Some vets specialize only in cats. This means that the vet is more familiar with cat diseases and with different cat breeds. Additionally, your cat may be calmer if he sees only other cats in the waiting room. Cats may suffer during the car ride and be particularly sensitive to barking dogs or other animals in the office. Some vets have separate entrances for dogs and cats in order to lower the pets’ stress.
A breed club is a good place to get advice about vets, especially if you are planning to breed your cat. In that case, it is important to find a vet who is knowledgeable about breeds.
Special issues relating to horses
Not all vets are experienced in caring for horses and it is important to find one who is. A horse vet should be willing to make house calls (or rather, stable calls) since horses are difficult to transport. If there is no such vet available in your area, choose a vet who is close by.
Some issues to discuss with a horse vet include :
- the pre-purchase exam
- general nutrition and your horse’s specific needs
- breeding, if this interests you
It may be a good idea to find a vet before you buy a horse. A good vet will help you analyze your reasons for wanting a horse and advise you on the appropriate breed for your situation.
Special issues relating to other pets
If you are the owner of a reptile you will want a vet with experience treating the more common types of reptiles. Also, you should check that he has taken a reptile medicine course as part of his training. Not all vets take this course since it is not offered in all veterinary colleges. The vet should be comfortable handling your pet and should not ask you to hold it while he examines it.
When choosing a vet for a bird, look for a vet with a lot of experience with birds, possibly even a bird owner himself. Your vet should be a member of the Association of Avian Veterinarians. Birds get stressed when traveling so a vet who makes house calls is preferable. A good avian vet will recommend that you bring the bird in for annual checkups.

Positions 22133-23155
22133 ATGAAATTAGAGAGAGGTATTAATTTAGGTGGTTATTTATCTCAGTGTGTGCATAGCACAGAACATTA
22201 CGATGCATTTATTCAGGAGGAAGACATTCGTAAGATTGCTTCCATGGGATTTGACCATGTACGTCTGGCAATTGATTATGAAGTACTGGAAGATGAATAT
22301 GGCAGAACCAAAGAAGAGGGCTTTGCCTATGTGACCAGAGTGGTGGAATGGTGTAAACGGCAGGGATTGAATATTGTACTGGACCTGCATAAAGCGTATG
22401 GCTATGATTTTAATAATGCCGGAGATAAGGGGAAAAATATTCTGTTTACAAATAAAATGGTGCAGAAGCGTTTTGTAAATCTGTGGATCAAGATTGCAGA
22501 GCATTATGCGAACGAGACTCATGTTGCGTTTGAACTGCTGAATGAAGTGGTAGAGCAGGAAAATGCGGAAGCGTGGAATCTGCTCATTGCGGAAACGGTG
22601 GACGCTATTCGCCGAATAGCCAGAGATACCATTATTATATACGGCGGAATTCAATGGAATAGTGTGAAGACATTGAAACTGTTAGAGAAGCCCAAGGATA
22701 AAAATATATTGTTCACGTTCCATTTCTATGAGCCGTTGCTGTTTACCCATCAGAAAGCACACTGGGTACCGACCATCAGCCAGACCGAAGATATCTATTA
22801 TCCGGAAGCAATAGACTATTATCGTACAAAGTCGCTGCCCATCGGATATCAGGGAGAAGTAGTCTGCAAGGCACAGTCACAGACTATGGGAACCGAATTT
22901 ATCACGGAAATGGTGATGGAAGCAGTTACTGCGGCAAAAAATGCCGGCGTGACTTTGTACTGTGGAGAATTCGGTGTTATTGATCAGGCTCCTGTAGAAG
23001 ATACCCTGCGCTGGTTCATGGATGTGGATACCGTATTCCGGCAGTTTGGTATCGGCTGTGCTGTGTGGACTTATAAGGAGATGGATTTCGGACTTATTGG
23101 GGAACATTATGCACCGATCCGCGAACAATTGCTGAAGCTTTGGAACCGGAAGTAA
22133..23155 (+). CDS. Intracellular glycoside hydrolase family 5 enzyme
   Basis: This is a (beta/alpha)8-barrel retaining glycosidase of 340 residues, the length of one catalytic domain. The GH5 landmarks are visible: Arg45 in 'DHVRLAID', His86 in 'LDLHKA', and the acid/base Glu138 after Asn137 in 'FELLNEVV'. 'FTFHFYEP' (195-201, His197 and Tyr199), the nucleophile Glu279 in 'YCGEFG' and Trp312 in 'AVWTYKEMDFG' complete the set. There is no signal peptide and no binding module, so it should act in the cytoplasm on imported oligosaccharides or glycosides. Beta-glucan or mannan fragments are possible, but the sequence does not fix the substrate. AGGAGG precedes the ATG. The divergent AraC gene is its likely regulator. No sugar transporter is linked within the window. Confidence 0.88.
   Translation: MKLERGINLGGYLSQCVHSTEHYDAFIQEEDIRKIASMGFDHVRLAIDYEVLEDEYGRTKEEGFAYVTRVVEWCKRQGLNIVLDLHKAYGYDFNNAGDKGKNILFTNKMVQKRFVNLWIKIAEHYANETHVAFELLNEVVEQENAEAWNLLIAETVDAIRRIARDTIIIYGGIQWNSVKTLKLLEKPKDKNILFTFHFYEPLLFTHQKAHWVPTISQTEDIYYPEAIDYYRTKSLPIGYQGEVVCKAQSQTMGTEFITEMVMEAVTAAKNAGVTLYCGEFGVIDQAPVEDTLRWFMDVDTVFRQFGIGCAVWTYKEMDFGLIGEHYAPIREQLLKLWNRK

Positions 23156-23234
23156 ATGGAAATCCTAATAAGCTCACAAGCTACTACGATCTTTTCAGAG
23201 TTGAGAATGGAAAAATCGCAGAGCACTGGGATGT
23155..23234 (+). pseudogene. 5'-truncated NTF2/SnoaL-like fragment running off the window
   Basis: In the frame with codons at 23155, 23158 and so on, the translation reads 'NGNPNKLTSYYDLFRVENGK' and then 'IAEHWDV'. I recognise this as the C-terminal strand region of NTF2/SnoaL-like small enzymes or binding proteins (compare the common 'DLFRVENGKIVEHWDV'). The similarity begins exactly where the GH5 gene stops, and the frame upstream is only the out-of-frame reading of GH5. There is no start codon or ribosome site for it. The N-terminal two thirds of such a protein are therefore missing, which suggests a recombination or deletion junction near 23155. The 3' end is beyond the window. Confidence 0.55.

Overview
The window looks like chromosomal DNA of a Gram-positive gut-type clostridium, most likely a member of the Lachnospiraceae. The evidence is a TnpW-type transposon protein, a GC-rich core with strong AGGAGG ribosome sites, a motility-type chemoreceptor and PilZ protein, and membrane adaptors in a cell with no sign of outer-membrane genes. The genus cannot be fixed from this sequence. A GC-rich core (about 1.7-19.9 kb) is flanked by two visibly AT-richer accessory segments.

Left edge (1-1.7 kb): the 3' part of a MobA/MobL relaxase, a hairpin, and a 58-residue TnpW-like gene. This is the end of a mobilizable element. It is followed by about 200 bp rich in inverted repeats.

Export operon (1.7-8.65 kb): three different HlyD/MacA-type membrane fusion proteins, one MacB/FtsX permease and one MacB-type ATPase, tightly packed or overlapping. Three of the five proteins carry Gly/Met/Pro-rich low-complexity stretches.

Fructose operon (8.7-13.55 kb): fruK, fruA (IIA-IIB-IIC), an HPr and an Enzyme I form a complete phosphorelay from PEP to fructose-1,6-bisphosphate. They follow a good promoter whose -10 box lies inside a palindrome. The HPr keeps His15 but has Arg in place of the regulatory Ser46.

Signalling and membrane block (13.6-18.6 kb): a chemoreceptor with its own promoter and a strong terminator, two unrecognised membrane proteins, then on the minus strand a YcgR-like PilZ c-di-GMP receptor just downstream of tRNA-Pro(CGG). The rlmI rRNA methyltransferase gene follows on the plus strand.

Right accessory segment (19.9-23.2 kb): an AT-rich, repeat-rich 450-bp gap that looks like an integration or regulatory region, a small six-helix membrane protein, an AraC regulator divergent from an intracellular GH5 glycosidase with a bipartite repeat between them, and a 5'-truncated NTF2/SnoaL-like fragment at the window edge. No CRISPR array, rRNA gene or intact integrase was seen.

When is it time to look for a new vet?
If you’re not feeling comfortable with your current vet, perhaps that is a good indication that you need to be looking for a new veterinarian. Sometimes our “sixth sense” seems to make us think that our current vet is a little bit too standoffish in their way of dealing with us, or doesn’t seem to care about our own thoughts on the health and well-being of our own pet.
If they seem incompetent or incapable of treating your pet, or if through treatment they get WORSE – seek a second opinion from another vet. Your pets life may depend on it. This is not to say that all vets are going to be “bad”, but some of them are and should be avoided.
If your veterinarian seems too rushed to see you or spend an adequate amount of time with you during an appointment, you may wish to look elsewhere for a vet who is willing to spend more time with you. If your current vet doesn’t explain medical terminology and procedures in a way you can understand, this may also be a warning sign that you should be looking into finding another vet. While it is your pet that is the patient of the vet, you’re the paying client and deserve to feel respected in the relationship. If your veterinarian is at all inappropriate (physically, verbally, sexually) then FIND A NEW VET. Report them to the authorities if it is at all necessary.